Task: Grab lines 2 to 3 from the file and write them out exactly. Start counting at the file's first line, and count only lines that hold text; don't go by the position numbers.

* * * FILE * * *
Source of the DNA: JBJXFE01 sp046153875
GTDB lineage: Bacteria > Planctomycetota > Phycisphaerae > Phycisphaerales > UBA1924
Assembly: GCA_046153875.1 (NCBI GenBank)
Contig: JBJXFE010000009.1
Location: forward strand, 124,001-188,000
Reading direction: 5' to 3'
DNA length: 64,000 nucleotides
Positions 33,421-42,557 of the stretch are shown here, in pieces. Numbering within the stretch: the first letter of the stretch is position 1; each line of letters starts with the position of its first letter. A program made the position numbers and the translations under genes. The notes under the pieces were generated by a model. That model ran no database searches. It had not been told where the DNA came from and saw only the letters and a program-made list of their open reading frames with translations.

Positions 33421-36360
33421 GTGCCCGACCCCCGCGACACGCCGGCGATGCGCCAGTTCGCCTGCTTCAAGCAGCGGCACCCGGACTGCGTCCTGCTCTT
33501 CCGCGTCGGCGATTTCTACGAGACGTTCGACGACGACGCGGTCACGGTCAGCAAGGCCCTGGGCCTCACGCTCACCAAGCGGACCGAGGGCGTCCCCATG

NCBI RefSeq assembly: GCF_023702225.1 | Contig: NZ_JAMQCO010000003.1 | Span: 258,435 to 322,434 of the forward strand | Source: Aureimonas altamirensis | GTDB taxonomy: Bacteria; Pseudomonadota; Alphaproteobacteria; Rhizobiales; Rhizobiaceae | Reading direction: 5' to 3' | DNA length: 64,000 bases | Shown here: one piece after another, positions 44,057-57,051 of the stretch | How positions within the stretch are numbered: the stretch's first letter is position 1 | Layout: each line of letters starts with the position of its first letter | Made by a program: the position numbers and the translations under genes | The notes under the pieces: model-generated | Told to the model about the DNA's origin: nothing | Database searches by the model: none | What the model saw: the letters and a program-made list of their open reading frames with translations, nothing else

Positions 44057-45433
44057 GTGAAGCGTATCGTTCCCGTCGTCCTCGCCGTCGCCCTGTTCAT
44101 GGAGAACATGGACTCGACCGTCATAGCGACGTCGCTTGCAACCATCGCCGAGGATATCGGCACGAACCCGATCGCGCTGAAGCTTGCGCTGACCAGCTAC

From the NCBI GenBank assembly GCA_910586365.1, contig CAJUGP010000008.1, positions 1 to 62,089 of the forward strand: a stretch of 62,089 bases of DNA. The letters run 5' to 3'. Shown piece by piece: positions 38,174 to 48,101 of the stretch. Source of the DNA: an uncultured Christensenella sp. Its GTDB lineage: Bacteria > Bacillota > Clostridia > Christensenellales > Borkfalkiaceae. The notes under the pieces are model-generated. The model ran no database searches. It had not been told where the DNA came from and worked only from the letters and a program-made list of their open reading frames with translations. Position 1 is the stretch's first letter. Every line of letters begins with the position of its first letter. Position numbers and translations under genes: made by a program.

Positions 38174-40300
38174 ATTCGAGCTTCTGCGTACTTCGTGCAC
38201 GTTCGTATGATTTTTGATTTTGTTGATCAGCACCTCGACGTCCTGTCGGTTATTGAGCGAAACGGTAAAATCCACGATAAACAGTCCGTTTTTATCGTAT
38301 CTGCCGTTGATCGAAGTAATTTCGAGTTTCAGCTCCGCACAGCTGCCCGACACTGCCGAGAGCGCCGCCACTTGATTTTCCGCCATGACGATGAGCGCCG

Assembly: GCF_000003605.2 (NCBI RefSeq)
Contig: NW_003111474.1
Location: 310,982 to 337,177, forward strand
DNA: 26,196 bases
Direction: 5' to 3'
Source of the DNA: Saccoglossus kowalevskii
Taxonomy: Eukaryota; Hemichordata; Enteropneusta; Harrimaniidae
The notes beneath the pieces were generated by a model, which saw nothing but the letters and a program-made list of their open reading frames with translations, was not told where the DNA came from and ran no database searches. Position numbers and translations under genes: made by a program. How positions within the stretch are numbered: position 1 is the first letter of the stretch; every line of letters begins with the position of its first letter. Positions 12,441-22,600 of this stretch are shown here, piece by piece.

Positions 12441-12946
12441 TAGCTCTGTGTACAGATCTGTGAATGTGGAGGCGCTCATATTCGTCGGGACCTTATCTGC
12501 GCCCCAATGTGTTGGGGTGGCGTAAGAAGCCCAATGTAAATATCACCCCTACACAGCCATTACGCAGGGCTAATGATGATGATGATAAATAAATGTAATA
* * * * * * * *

GTDB lineage: Bacteria > Planctomycetota > Phycisphaerae > Phycisphaerales > UBA1924
Assembly: GCA_046153875.1 (NCBI GenBank)